42. Returning now to the initial question: can it perhaps be said that, after the failure of Communism, capitalism is the victorious social system, and that capitalism should be the goal of the countries now making efforts to rebuild their economy and society? Is this the model which ought to be proposed to the countries of the Third World which are searching for the path to true economic and civil progress?

The answer is obviously complex. If by “capitalism” is meant an economic system which recognizes the fundamental and positive role of business, the market, private property and the resulting responsibility for the means of production, as well as free human creativity in the economic sector, then the answer is certainly in the affirmative, even though it would perhaps be more appropriate to speak of a “business economy”, “market economy” or simply “free economy”. But if by “capitalism” is meant a system in which freedom in the economic sector is not circumscribed within a strong juridical framework which places it at the service of human freedom in its totality, and which sees it as a particular aspect of that freedom, the core of which is ethical and religious, then the reply is certainly negative.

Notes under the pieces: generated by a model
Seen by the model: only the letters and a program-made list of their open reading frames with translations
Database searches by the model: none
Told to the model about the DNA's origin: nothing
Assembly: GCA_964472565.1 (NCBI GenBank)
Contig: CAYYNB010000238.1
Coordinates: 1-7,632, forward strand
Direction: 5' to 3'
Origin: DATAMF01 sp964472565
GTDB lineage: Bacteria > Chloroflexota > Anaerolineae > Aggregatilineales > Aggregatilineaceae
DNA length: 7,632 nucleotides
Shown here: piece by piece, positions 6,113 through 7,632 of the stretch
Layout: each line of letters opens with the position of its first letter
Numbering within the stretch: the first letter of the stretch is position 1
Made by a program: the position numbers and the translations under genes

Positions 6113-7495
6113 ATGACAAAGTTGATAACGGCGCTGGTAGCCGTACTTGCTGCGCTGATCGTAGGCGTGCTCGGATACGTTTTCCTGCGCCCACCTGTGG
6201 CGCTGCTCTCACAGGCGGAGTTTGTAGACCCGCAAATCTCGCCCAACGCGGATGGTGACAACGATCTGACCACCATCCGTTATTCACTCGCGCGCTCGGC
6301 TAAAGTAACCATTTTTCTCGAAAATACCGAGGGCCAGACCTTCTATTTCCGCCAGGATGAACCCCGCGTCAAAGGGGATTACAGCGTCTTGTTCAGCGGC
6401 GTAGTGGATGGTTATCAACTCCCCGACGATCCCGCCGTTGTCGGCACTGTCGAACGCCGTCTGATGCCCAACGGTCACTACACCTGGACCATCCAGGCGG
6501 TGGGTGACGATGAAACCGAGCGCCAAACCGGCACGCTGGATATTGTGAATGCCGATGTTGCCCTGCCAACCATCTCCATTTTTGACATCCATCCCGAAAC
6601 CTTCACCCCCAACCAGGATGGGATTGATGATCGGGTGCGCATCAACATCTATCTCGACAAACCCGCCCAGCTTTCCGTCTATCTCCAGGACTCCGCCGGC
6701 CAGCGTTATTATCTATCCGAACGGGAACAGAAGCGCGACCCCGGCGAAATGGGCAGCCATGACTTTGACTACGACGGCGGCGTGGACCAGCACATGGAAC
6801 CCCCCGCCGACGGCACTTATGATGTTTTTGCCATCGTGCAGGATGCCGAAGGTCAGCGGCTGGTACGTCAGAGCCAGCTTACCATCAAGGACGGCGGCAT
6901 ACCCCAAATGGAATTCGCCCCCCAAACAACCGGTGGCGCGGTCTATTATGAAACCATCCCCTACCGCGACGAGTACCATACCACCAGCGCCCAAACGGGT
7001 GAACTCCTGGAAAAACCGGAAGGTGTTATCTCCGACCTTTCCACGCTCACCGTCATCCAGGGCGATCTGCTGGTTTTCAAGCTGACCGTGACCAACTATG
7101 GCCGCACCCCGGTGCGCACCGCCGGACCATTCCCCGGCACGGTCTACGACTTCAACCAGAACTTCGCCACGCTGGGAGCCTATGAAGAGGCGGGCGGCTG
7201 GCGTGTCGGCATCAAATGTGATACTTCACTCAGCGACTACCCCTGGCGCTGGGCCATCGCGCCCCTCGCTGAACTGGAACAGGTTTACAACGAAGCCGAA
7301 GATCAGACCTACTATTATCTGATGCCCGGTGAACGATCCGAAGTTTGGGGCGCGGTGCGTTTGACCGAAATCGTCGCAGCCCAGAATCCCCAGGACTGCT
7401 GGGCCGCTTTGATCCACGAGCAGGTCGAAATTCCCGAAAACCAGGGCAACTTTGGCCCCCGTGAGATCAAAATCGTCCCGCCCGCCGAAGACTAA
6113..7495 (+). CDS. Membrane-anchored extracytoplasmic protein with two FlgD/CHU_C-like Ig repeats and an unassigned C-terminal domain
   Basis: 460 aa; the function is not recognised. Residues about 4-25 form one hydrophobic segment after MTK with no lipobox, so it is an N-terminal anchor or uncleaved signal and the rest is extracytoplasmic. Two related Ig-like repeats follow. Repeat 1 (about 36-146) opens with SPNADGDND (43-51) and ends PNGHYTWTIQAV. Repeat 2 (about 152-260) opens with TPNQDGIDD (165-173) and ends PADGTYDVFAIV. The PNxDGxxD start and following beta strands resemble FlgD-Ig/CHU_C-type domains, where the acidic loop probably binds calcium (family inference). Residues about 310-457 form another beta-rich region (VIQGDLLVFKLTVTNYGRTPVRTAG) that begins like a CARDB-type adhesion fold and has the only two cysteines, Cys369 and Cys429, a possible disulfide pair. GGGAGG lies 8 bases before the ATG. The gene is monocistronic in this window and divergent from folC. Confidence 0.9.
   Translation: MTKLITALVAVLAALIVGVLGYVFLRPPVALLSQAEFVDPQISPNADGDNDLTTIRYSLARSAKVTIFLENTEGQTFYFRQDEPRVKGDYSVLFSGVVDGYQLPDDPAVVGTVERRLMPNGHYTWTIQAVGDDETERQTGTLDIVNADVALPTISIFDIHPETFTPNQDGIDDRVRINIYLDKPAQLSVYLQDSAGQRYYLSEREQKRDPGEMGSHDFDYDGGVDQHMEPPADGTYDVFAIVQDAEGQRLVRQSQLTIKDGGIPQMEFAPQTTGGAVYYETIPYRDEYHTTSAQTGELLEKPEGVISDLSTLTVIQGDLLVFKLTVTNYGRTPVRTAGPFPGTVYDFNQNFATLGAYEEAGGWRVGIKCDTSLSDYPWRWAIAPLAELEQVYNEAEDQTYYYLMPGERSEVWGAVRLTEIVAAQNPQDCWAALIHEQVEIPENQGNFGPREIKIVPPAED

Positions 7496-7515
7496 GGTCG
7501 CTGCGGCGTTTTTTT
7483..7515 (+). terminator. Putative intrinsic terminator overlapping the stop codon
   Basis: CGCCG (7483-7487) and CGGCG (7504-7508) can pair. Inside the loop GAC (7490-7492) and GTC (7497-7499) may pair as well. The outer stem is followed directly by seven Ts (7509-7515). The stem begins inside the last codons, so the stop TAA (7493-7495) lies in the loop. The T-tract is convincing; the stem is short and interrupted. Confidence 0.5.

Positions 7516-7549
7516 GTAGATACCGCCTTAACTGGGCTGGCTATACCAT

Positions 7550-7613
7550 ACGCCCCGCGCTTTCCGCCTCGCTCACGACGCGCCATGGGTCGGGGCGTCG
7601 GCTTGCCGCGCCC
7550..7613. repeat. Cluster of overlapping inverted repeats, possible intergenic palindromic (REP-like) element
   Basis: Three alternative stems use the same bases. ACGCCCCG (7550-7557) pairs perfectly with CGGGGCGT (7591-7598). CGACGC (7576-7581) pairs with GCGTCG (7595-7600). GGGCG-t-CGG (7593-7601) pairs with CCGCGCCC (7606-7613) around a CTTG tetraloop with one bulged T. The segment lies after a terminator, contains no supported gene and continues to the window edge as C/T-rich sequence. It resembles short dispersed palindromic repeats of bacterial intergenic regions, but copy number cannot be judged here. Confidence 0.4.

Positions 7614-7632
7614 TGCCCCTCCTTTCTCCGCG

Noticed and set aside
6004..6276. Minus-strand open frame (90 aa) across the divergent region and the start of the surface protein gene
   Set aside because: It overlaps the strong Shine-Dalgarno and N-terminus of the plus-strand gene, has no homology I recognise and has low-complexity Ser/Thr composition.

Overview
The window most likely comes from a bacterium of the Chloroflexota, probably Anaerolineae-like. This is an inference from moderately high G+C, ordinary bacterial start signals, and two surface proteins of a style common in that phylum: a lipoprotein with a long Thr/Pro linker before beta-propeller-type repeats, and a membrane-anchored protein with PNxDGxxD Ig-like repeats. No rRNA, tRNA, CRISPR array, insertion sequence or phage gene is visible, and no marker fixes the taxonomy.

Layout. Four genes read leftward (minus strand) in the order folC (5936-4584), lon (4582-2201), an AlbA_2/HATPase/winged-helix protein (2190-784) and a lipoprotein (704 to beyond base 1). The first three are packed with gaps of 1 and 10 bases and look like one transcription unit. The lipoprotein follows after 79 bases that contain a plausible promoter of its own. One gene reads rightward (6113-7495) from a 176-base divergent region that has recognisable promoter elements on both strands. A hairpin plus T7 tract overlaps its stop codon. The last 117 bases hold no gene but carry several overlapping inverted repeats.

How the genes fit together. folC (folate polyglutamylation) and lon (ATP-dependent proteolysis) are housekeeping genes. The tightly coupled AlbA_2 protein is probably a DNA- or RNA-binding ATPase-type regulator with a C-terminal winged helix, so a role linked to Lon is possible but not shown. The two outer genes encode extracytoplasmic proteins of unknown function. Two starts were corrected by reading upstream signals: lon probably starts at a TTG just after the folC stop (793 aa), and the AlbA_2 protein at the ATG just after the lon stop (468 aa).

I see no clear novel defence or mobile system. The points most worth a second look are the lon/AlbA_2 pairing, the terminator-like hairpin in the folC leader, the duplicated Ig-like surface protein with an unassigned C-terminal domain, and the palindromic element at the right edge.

8.  Liberation Theology Rejected-In the Sixties and the Seventies of the last century, elements within the Church engaged in a strong flirtation with Marxism and the idea that the Kingdom of God could be brought about by class struggle and rebellion.  The idea was completely hare-brained, but it attracted quite a following.  John Paul II explained that the liberation that Christianity brought had nothing in common with the power grab the Marxists were seeking.  Go here for resources regarding the statements of John Paul II on Liberation Theology.

This list only touches some of the main features of the papacy of John Paul II, a papacy that will be discussed endlessly as the centuries pass.  In the far future Jimmy, if historians will recall you at all, it will probably be because you were president at the start of the pontificate of John Paul the Great.

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Donald R. McClarey